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What the newspapers say: February 21, 2011

de A.C.
Luni, 21 februarie 2011, 9:12 English | Press Review

What are the odds for an anti-smoking law to pass in Romania, one newspaper wonders on Monday while another reads about the richest man in the customs scandal, billionaire in euro, Iulian Teseleanu chief of the Kogalniceanu customs in Constanta whose past wealth declarations contradicts his revenues. A Romanian pleaded guilty in a court in Chicago, US admitting his participation in an internet fraud.  

Romania libera wonders what the chances of an anti-smoking law in Romania are. Romanian deputy Manuela Mitrea initiated a draft law planning to ban smoking in any closed space. If the law would pass Romania would join the other 13 countries where smoking in closed spaces is banned like France, Bulgaria, Spain, Great Britain etc. 

Doctor Florin Mihaltan, President of the Network to prevent smoking in Romania believes that the faith of such a law can be decided on subjective grounds. He gave as example the Czech Republic, where the President was a smoker, with lung cancer and who opposed the law firmly. 

Mihaltan said that the draft law will be influenced by many factors from the lobby of the tobacco industry to the political support they gain. Currently, smoking is banned in public spaces and all public places need to set up a special smoking lounge. 

Gandul reads on Monday about discrepancies in the wealth declarations of customs officials and their actual revenues. The newspaper gives as example billionaire in euro Iulian Teseleanu, chief of the Mihail Kogalniceanu customs, in Constanta South East Romania. His best friend, the President’s brother Mircea Basescu talks highly of him, as a “correct and honest man”.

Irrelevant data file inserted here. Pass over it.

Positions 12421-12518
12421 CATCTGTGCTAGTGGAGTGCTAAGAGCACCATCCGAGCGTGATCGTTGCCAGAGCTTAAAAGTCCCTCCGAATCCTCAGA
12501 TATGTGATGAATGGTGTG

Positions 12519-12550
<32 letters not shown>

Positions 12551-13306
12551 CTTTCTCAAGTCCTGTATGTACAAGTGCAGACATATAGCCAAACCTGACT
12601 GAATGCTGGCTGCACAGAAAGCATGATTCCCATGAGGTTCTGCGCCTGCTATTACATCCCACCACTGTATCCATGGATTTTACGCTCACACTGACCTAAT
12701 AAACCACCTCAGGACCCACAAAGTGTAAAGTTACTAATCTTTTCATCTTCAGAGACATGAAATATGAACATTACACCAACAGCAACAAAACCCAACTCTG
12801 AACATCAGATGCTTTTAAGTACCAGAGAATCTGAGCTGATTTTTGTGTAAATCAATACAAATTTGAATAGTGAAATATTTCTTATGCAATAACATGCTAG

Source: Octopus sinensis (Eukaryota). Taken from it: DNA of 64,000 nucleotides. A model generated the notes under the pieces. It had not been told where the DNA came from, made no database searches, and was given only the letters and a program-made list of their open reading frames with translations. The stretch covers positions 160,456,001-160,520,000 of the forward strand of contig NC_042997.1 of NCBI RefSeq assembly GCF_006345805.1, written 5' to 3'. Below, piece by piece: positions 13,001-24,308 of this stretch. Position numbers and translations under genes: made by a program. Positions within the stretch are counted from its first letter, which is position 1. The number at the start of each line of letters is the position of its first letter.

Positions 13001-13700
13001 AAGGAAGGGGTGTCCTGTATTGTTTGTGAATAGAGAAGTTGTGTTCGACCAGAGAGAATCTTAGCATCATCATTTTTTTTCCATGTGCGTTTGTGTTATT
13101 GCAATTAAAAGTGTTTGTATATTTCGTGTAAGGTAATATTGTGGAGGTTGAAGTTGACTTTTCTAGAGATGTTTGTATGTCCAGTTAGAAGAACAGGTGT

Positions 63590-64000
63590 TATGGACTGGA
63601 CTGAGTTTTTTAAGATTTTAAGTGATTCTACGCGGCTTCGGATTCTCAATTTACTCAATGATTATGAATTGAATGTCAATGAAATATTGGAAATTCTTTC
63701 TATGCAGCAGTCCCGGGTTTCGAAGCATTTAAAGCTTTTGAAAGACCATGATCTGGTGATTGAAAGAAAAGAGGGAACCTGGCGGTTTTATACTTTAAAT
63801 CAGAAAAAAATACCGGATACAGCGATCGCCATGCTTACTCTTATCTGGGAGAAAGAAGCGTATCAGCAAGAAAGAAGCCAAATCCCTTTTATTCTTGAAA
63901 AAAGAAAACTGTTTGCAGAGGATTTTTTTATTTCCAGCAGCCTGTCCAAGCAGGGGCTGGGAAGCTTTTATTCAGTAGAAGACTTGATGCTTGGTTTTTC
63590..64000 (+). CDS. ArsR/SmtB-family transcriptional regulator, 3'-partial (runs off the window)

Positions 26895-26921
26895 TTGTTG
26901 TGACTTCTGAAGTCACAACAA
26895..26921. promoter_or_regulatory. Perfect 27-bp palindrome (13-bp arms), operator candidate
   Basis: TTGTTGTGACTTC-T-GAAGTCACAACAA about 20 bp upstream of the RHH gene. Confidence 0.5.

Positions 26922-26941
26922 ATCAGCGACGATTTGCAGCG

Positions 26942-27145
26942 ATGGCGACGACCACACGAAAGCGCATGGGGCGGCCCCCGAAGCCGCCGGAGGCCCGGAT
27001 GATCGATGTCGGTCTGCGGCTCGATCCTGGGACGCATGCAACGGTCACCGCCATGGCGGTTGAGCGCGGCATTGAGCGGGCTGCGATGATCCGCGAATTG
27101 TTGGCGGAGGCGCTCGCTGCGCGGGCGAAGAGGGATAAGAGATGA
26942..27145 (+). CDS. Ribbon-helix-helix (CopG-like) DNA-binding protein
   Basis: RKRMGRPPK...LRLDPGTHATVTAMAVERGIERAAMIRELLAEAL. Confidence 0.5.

However, the newspaper reads that according to his wealth declarations, in 2007 he cashed in 160,000 euro, in 2009 just 23,000 euro. In 2010 his revenues continued to drop but he did not give up the position. According to his latest wealth declaration, in April 2010, Teseleanu owns lands in Constanta, totaling 10,500 square meters bought in 2007-2008, an apartment in Constanta, jewelry worth 40,000 lei and 230,000 euro in his accounts and 380,000 worth of shares.  

The newspaper reads that no customs officer was arrested in the massive raids of this month but the paper checked the almost 400 wealth declarations and in 26 cases there are flagrant contradictions between the wealth they declare and the revenues.

  Evenimentul Zilei reads about Romanian Adrian Ghighina, aged 33 who pleaded guilty in a court in Chicago, US thus admitting his involvement in an internet fraud scheme through which it organized fictive tenders for expensive products. Ghighina could be sentenced to a maximum of 20 years of prison and a 250,000 dollars fine for his accusations in Chicago and another 20 years of prison and 250,000 dollars for other recent accusations in Washington.

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